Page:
New Year’s Rugby Special

Reading time: 15 minutes

(If you missed the Christmas Rugby Special, click here)

…see where you are after Christmas…then you’ll know how well you’re doing…

Martyn Trestrail offers sage advice
PlayedWonDrawnLostFor Against
St Ives1090125550
Newquay Hornets13706160174
St Austell1121895285
Cornwall RFU Merit Table, from the Packet, January 11, 1978

As it was…

It’s New Year’s Day, 1978. It’s been revealed that Starsky and Hutch star David Soul is dating two actresses. Brian Clough’s Nottingham Forest are five points clear at the top of Division One. Compair Holman announces a massive sales drive in Germany and Italy, in order to benefit from the UK’s new membership of the EEC1.

Camborne have just played their fifth game in nine days, beating a Cornwall U23 XV 20-6.

Business as usual?

Dave Edwards, Colin Taylor, and Paul Ranford all crossed the line for Town, as did a debutant, called up from the Colts: Steve ‘Sparky’ Rogers showed much promise and pace on the wing.

So, all’s well with the Centenary Season then.

Or maybe not. Even though Hayle (or, rather, David O’Mahoney’s kicking) had done them a favour on Boxing Day by beating top-placed St Ives 9-32, Camborne had slipped to third in the Merit Table. Behind Redruth.

This was far from ideal for an ambitious Centenary club.

They knew they were good – but how good? Rolling over the likes of, say, Cornwall U23s, St Austell, or Penryn was fine, but where were the ‘statement’ victories?

At this point in the season, did the other clubs with a true interest in Table or Cup glory – St Ives, Redruth – genuinely fear them?

No one will like me for saying this, but probably not. Indeed, in the press, Redruth were being talked up as likely candidates for a Merit Table and CRFU Cup double:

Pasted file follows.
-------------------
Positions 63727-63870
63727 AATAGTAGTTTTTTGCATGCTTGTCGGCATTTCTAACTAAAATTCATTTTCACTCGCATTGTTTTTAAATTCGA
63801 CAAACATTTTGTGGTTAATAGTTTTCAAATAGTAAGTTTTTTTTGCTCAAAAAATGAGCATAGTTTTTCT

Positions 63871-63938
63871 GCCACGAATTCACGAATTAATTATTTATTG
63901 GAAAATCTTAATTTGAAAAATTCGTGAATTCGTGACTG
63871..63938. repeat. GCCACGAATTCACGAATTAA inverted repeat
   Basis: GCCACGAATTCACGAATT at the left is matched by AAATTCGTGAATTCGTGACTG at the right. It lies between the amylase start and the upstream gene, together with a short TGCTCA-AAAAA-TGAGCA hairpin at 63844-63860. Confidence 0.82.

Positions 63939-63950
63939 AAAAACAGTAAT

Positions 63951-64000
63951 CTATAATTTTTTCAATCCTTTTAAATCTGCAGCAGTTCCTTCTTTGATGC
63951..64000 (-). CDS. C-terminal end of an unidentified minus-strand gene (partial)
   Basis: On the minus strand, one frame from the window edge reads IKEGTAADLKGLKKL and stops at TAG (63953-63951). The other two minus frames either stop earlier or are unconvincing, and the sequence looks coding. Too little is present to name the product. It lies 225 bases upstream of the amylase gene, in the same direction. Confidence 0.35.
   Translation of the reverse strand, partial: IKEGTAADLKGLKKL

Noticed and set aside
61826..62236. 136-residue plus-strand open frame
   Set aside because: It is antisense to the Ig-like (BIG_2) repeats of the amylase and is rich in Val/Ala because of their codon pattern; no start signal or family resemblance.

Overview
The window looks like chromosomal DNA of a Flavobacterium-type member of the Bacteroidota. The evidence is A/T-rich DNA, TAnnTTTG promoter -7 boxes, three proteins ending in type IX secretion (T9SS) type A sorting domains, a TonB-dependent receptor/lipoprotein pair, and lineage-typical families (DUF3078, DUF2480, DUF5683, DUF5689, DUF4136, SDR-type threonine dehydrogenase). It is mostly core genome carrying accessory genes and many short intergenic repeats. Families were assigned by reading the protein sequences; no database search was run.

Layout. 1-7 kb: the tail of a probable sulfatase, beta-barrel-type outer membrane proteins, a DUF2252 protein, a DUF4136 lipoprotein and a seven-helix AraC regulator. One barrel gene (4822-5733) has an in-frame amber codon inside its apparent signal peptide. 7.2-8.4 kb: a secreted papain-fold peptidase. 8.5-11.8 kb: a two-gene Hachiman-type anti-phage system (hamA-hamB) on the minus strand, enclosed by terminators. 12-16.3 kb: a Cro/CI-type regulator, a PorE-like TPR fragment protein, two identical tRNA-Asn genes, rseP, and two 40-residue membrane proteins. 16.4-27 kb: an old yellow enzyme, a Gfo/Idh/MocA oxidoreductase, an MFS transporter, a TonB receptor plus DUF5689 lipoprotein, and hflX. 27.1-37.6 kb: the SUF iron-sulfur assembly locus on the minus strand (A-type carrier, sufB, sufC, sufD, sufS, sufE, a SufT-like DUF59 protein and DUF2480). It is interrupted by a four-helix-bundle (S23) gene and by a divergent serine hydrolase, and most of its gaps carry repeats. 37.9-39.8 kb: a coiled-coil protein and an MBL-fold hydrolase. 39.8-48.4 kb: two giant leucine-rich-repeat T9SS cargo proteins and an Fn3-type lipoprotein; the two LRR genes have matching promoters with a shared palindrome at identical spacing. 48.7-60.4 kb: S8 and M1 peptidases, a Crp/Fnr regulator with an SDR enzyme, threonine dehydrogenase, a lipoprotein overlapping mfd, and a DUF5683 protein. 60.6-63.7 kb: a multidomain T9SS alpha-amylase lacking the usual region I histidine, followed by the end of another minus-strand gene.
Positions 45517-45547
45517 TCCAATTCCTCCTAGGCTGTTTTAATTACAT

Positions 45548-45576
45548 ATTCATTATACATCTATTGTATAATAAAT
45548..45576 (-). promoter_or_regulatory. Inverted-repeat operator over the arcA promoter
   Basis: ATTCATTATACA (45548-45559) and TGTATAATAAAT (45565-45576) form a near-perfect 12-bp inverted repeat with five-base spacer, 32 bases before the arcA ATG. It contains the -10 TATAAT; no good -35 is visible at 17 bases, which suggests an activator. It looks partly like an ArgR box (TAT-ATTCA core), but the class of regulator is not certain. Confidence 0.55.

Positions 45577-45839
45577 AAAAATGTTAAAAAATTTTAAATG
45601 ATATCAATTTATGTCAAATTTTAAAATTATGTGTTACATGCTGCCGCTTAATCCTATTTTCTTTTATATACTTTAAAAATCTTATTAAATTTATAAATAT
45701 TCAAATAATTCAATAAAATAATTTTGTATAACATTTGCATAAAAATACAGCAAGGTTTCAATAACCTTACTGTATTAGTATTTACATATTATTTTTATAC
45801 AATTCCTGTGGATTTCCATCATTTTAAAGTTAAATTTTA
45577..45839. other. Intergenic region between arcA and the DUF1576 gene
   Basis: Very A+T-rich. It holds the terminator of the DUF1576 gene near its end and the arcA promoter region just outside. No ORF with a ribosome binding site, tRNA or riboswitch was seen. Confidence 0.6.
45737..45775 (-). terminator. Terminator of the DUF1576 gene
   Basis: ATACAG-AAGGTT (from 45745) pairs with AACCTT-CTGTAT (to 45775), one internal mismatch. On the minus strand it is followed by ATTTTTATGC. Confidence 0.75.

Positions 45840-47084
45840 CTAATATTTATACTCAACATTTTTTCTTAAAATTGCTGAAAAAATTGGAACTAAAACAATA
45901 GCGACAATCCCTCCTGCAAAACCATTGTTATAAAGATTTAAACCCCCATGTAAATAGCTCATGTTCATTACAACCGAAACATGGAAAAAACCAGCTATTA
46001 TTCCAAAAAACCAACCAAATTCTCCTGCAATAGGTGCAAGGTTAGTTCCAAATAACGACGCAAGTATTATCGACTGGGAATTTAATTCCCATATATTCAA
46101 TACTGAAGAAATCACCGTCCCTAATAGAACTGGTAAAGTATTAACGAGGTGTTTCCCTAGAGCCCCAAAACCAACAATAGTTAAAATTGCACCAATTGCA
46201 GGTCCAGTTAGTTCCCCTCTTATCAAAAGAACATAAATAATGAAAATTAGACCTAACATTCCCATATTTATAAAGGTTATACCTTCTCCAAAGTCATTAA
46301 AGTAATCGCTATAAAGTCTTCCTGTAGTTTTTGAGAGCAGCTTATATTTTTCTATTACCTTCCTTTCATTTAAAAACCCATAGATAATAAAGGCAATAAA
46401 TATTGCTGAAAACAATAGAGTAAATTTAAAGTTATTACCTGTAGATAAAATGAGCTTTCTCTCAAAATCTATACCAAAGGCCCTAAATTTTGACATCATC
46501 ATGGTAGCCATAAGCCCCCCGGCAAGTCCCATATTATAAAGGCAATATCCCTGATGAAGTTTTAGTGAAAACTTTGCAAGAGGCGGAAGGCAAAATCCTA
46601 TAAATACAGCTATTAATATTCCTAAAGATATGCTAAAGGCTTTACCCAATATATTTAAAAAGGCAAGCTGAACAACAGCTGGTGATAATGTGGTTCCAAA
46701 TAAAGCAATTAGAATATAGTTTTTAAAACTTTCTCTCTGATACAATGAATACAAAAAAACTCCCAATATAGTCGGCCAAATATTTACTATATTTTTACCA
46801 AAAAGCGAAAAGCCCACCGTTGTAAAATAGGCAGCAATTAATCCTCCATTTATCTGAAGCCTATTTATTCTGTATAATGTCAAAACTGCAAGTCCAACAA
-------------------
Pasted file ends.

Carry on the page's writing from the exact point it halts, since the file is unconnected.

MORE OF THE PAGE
A win over Hornets had consolidated Redruth’s second place in the Merit Table, and beating Penzance-Newlyn put them in the semi-final of the CRFU Cup – against either St Ives or Camborne. West Briton, January 5, 1978, p16

The players would not have forgotten that, back in January 1977, they were in a similar position as regards the Cup and Merit Table. They came away with nothing3.

Camborne had yet to beat a touring club of note too.

Dave Edwards told me,

by Ernie Loze

…as the season progressed, so the atmosphere changed…

From being a season where the celebration was a hundred years of Camborne RFC itself, it gradually dawned on the players that, at the end of it all, they might very well have something more tangible to celebrate themselves.

They were still in the CRFU Cup – though their next opponents, at the end of the month, were St Ives. A win would set up a semi-final grudge-match with Redruth.

The top of the Merit Table was still in sight.

They were in with a shout. Of something.

They had two big games coming up.

Plymouth Albion, the Devon team, were due to visit on the 7th.

On the 14th, St Ives were coming to the Rec.

If Camborne lost that, catching St Ives, and with it the Merit Table, would be practically beyond them.

It was crunch time.

First, though, were the big boys from over the Tamar.

Roger lay down a while…

As Robert Mankee was keen to impress on me, if a Cornish XV dared to challenge a side from across the border, they would find them a

…little bit fitter…